The opinion of the court was delivered by: BARTELS
Defendants in this case are charged with violations of anti-fraud provisions of Section 17 of the Securities Act of 1933 (Act), [15 U.S.C.A. § 77q(a)], in connection with the offer and sale of the stock of Precision Metal Products, Inc. (Precision). The first 17 counts of the indictment charge all of the defendants with violations of Section 17 of the Act. Count 18, however, charges only the defendants Robert B. Edens (Edens) and Robert Schwartz (Schwartz) with conspiracy to violate Sections 78h(c) and 78o(c) of Title 15 of the United States Code by means of an illegal pledge of the stock of Triangle Instrument Co., Inc. (Triangle). The sale of the Precision stock was effectuated through the brokerage firm of Armstrong & Co., Inc. (Armstrong), allegedly organized by Schwartz as attorney and Edens as the president and controlling stockholder, of which company the defendant Martin Lasher (Lasher) subsequently became vice-president. A number of salesmen were hired by Armstrong, among them the defendants Benjamin Saporta, Howard Cohen and Albert Wasserman (Saporta).
Count 1 of the indictment contains five paragraphs and alleges the use of the mails in offering and selling securities by employing a device and scheme to defraud and to obtain money from purchasers by means of untrue statements of material facts and by engaging in transactions operating as a fraud upon purchasers of said securities, setting forth the scheme and device and the transactions in paragraphs 2 to 5, inclusive, as follows:
Paragraph 2 - Defendants Lasher, Edens and Schwartz at all times controlled the affairs of the brokerage firm of Armstrong, and Saporta and three others were at all times salesmen for Armstrong.
Paragraph 3 - Saporta knowingly made certain false and misleading statements for the purpose of deceiving and defrauding purchasers in connection with the offer and sale of Precision stock.
Paragraph 4 - (a) All the defendants caused the Precision stock to be sold at a time when Armstrong was unable to meet is obligations and was in violation of the rules and regulations of the Securities and Exchange Commission as set forth in 17 C.F.R. § 240.15c3-1 (net capital ratio formula); (b) Edens, Lasher and Schwartz pledged the stock of Triangle, then being carried for the account of Armstrong's customers, for an amount in excess of the amount owed by said customers in violation of 15 U.S.C.A. §§ 78h(c)(3) and 78o(c); and (c) Edens, Lasher and Schwartz diverted payments received from purchasers of precision stock to pay the general corporate obligations of Armstrong, and failed to pay over to Precision $125,000 of the proceeds of the public sale of Precision stock received by Armstrong.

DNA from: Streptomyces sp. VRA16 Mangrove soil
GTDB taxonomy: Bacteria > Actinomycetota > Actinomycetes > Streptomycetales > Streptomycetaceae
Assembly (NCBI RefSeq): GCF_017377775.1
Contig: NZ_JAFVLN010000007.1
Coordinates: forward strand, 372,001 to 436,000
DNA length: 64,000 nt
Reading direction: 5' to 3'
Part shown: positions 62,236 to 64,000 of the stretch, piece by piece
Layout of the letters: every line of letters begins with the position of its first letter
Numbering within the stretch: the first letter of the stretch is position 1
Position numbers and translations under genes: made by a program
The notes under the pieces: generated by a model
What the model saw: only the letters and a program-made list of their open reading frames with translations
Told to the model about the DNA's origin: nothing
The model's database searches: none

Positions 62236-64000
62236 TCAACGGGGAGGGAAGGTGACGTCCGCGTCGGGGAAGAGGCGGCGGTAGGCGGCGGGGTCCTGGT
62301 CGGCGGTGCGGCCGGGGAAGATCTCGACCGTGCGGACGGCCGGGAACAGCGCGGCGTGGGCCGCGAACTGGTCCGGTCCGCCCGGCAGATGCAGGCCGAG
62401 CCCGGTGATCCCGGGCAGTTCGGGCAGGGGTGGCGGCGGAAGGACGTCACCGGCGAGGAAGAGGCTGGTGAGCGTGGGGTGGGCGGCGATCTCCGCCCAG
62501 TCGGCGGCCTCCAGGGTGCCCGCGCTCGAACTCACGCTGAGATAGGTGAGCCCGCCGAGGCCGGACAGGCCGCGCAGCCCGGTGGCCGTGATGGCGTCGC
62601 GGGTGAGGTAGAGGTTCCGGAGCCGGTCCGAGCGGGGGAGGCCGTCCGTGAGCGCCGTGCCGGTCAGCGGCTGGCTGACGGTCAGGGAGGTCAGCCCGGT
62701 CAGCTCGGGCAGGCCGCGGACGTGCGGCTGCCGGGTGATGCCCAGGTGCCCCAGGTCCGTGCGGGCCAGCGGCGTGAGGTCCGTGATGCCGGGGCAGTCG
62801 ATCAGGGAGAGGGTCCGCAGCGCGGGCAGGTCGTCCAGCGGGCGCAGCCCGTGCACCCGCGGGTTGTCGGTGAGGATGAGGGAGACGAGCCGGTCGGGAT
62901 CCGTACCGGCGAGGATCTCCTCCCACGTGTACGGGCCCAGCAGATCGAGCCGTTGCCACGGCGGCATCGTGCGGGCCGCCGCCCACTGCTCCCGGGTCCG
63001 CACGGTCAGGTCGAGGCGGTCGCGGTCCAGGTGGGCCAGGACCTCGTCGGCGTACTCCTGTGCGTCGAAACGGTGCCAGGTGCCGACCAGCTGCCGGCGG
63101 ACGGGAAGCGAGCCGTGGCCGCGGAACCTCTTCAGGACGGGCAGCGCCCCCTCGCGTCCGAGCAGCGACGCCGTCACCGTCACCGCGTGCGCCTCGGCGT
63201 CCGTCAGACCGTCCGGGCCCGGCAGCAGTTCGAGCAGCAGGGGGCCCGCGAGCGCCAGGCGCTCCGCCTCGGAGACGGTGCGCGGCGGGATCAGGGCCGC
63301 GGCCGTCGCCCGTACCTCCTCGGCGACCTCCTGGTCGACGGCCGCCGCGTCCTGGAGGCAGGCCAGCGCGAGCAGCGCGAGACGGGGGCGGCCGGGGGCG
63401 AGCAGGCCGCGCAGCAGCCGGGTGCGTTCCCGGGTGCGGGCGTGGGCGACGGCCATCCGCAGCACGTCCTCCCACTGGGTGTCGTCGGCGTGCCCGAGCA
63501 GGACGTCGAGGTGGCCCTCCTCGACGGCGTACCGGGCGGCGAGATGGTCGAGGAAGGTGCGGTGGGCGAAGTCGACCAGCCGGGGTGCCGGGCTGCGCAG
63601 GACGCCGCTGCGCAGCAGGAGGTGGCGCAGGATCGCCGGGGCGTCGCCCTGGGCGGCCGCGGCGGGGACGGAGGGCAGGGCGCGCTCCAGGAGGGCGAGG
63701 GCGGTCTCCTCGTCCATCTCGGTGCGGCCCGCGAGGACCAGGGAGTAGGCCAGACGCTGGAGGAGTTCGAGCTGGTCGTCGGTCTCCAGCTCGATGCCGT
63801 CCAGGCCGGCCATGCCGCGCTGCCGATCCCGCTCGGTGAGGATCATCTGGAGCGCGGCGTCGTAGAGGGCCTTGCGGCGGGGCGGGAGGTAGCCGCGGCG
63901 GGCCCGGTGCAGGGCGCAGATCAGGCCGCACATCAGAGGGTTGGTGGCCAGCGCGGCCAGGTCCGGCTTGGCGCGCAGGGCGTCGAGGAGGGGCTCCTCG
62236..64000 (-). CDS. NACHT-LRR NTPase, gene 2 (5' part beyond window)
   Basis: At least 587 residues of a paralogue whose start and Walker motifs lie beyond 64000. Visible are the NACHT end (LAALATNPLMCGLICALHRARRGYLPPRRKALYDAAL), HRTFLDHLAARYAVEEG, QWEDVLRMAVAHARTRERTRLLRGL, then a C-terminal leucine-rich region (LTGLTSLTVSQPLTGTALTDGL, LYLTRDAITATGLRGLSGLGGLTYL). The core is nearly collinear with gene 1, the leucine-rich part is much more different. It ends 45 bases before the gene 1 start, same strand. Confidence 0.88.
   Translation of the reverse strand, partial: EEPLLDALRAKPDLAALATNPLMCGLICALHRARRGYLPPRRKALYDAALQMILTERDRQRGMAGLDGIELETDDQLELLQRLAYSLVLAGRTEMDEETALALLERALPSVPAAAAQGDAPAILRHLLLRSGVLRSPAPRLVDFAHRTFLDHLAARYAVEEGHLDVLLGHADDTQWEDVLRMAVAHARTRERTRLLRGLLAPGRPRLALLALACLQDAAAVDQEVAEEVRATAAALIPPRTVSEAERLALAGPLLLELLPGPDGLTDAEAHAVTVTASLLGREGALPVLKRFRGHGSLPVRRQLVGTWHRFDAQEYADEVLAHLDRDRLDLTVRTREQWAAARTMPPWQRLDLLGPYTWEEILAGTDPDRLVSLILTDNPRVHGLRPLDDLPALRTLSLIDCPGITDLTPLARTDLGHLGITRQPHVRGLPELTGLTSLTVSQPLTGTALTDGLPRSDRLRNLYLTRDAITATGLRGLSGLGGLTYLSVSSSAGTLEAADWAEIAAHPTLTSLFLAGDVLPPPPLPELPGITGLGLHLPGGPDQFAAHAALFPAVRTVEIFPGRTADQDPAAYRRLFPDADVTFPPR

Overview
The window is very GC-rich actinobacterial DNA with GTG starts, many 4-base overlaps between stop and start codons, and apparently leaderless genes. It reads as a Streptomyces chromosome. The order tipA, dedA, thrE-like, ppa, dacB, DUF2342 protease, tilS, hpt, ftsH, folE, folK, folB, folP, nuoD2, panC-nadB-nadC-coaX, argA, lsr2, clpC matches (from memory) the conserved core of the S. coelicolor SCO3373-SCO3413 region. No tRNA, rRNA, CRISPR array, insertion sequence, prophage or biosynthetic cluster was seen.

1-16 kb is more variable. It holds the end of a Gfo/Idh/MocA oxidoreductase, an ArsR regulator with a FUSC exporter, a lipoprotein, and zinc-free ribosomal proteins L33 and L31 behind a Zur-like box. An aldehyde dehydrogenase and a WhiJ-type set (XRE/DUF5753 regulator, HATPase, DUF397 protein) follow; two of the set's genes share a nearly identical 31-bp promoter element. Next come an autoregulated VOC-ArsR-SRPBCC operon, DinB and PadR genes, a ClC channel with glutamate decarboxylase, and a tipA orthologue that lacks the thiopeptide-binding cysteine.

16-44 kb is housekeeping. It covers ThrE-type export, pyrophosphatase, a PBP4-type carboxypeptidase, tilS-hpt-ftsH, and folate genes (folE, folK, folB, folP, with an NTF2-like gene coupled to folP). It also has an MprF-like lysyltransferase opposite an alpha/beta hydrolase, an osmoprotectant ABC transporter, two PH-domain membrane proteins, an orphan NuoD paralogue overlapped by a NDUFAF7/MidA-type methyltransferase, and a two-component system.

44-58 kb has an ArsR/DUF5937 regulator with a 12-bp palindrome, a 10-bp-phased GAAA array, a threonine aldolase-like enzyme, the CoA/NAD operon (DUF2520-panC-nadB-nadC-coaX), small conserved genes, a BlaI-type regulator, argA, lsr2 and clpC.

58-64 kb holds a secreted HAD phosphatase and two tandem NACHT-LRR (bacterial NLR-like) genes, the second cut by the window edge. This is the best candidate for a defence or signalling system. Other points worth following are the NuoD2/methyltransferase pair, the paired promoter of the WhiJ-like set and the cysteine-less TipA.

Paragraph 5 - All the defendants caused a confirmation of sale of the Precision stock to be placed in the United States mails in an envelope addressed to a customer thereon named.
Counts 2 through 17 incorporate by reference the allegations of paragraphs 1 through 4 of Count 1 and then allege sixteen other separate mailings of confirmations of the sale of Precision stock to customers, a list of names of which is therein specified.
Count 18 charges Edens and Schwartz with conspiracy to violate 15 U.S.C.A. §§ 78h(c) and 78o(c) by pledging certain stock of Triangle to Sterling Factors Corp., which stock was carried for the account of Armstrong's customers, for an amount in excess of the amount owed by Armstrong's customers.
Defendants Saporta, Cohen and Wasserman make five motions pursuant to Rules 7(d), 7(f), 8, 14, 16 and 12(b), respectively, Fed.Rules Crim.Proc., 18 U.S.C.A., two of which have already been decided, leaving open motions under Rules 7(d), 8, 14 and 12(b) as follows:
(1) That Counts 1 through 17 should be dismissed
for duplicity, in that each count charges more than one offense, i.e., a securities fraud in violation of 15 U.S.C.A. § 77q(a) and an unlawful pledge of Triangle stock in violation of 15 U.S.C.A. §§ 78h(c)(3) and 78o(c), and that in the alternative, the allegation as to the unlawful pledge of the Triangle stock should be stricken as prejudicial surplusage;
(2) That Counts 2 through 17 should be dismissed and consolidated into Count 1 because multiplicitous, in that they repeat and reallege the allegations of Count 1 except that they set forth sixteen additional persons to whom various confirmations of sale of the Precision stock were forwarded through the United States mails; and
(3) That Count 18 should be severed from Counts 1 through 17 upon the ground that there has been a misjoinder of offenses and of defendants in violation of Rules 8(b) and 14, Fed.Rules Crim.Proc., 18 ...